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Information Commissioner’s Office issues enforcement notice to the Alzheimer’s Society

Information Commissioner’s Office issues enforcement notice to the Alzheimer’s Society

Wednesday 24th February 2016

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Charities & Social Enterprise News - Issue 20

On 5 January 2016, the Information Commissioner’s Office (ICO) issued an enforcement notice in respect of a number of serious failings in the way the Alzheimer’s Society handled sensitive personal data.

The failings primarily concerned a group of volunteers who were recruited to help sufferers and their families (or carers) to seek NHS healthcare funding. The 15-strong group handled 1,920 cases over a period of seven years, and in doing so they had access to sensitive personal data of such dementia suffers and their families/carers. The data included information used in drafting reports about the medical treatment, care needs and mental health of the dementia sufferers.

The ICO discovered among the failings that:

  • Volunteers were using personal email addresses to receive and share information about people who used the Alzheimer’s Society;
  • Volunteers stored unencrypted data on their personal home computers;
  • Volunteers failed to keep paper records locked away;
  • The Alzheimer’s Society had not trained the volunteers in data protection matters;
  • The Alzheimer’s Society had not explained its data protection policies and procedures to volunteers; and
  • There was a lack of supervision of staff.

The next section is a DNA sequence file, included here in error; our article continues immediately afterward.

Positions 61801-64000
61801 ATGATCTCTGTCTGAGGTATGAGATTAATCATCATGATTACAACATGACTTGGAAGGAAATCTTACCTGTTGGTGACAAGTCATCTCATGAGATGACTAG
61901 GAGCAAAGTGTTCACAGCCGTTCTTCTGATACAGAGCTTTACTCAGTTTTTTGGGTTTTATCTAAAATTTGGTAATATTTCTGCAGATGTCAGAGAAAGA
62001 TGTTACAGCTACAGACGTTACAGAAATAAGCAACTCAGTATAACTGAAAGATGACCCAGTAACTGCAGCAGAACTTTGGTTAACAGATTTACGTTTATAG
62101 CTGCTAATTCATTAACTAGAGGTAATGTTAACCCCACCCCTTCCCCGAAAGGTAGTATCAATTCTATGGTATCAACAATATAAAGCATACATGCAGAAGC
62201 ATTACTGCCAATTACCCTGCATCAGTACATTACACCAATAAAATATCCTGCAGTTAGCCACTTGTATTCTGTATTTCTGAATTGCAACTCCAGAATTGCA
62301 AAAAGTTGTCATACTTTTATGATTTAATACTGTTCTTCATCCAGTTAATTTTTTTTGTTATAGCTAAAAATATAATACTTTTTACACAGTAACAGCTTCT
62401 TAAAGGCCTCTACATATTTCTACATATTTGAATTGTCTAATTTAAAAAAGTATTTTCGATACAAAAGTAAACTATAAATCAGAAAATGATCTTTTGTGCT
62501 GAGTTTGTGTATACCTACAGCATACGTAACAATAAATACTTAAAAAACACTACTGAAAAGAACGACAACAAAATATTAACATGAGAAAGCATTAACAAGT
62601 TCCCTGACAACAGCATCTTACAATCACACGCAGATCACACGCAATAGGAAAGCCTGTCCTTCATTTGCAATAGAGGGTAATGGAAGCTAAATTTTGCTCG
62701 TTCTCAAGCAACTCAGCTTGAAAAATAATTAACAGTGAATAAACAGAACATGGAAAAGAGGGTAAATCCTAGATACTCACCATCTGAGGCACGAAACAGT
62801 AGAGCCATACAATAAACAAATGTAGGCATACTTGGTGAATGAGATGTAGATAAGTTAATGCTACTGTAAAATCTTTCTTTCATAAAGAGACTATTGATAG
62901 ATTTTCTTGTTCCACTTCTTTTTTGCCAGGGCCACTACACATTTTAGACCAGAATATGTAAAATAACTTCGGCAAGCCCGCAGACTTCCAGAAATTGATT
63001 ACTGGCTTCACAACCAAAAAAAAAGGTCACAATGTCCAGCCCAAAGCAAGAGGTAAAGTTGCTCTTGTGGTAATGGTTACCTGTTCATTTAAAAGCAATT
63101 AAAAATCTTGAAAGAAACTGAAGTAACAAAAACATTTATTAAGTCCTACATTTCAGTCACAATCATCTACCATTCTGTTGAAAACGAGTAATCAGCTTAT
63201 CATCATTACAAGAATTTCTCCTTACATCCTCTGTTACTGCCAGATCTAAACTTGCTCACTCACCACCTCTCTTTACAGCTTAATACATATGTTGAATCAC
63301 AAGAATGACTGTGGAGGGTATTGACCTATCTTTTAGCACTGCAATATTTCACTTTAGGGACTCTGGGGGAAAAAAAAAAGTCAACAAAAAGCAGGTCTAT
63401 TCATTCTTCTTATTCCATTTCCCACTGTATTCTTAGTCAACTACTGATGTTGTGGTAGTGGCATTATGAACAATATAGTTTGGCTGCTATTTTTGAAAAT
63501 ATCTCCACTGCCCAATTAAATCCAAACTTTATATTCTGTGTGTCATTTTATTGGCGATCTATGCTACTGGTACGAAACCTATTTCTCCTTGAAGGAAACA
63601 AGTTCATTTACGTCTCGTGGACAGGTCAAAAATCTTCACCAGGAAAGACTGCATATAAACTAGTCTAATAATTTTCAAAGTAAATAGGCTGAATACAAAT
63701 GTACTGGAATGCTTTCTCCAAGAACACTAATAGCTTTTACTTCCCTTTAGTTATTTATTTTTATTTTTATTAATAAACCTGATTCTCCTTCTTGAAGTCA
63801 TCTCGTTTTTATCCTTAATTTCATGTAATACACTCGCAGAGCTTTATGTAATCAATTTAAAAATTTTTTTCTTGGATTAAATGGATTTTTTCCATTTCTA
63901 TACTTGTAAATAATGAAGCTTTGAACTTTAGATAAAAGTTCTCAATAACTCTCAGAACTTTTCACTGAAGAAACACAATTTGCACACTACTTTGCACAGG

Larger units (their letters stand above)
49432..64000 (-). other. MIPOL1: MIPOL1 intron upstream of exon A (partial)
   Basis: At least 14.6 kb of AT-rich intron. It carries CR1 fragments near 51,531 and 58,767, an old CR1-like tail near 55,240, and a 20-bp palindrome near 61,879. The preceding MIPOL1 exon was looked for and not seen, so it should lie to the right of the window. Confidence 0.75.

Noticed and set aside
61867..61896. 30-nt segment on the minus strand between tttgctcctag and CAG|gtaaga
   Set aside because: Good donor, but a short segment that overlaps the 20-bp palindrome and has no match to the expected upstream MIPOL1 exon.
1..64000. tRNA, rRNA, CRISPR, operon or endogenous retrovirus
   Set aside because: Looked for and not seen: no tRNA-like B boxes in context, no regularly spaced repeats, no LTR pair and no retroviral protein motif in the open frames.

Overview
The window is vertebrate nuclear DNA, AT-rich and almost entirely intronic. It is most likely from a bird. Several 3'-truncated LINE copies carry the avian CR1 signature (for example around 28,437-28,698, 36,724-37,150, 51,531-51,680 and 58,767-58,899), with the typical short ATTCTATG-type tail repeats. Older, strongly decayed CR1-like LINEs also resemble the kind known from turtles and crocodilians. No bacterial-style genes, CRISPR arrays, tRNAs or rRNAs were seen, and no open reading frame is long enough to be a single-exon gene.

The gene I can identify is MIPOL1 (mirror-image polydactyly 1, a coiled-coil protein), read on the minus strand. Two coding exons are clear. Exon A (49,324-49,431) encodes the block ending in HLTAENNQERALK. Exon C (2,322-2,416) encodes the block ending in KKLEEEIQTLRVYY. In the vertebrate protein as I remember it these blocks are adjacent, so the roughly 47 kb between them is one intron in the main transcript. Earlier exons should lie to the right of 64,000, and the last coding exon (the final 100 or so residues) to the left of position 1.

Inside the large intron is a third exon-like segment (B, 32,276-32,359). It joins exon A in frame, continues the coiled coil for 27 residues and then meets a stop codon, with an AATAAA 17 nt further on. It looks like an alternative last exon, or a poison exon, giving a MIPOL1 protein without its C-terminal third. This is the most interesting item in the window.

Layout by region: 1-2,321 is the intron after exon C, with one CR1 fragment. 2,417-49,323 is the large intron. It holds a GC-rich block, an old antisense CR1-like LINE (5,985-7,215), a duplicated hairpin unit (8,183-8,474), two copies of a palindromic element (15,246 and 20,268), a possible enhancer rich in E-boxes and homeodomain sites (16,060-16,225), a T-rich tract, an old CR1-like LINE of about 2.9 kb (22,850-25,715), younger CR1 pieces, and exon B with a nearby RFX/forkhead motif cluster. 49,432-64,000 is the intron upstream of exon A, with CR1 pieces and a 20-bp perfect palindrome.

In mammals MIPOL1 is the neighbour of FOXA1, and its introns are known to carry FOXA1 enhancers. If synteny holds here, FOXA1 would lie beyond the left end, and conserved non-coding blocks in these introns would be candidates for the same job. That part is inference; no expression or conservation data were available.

The issues had been originally identified in late 2014 and required the charity to make improvements. While the Alzheimer’s Society has gone some way to make the necessary changes, the ICO remained concerned that more needed to be done. This, coupled with a separate breach in respect of a website hack in 2015 which put personal data of service users at risk, led to the issue of the enforcement notice.

In the enforcement notice, the ICO specifically noted that the failings amounted to a breach of the fifth and seventh data protection principles, relating to the length of time personal data should be kept and appropriate security measures respectively.

The ICO has given the charity six months to comply with the remedial steps set out in the enforcement notice, which include: the provision of secure email accounts and storage, appropriate organisational and technical measures against unauthorised staff access, provision of checking to ensure the security of the website and the provision of mandatory data protection training.

If the Alzheimer’s Society does not comply with the notice, it could face prosecution.

The Alzheimer’s Society has apologised for the failings and has issued reassurance that internal checks have shown that no personal data has ended up in the public domain as a result of the lapses. It also said that it was strengthening existing procedure to ensure training is passed to all volunteers and that compliance will be monitored.

This enforcement notice demonstrates that the ICO is not turning a blind eye to charities and whilst it will work with organisation, it will not shy away from issuing an enforcement notice if it does not consider improvements are being made fast enough. All organisations, including charities, who process personal data should ensure they are complying with the provisions of the Data Protection Act 1998. If there are any queries or concerns as to the nature or extent of your duties, or compliance with them, legal advice should be sought.

If you would like to discuss any of the points raised in this article please do not hesitate to contact:

Michael Winder

Associate, Commercial
Tel: 0151 600 3085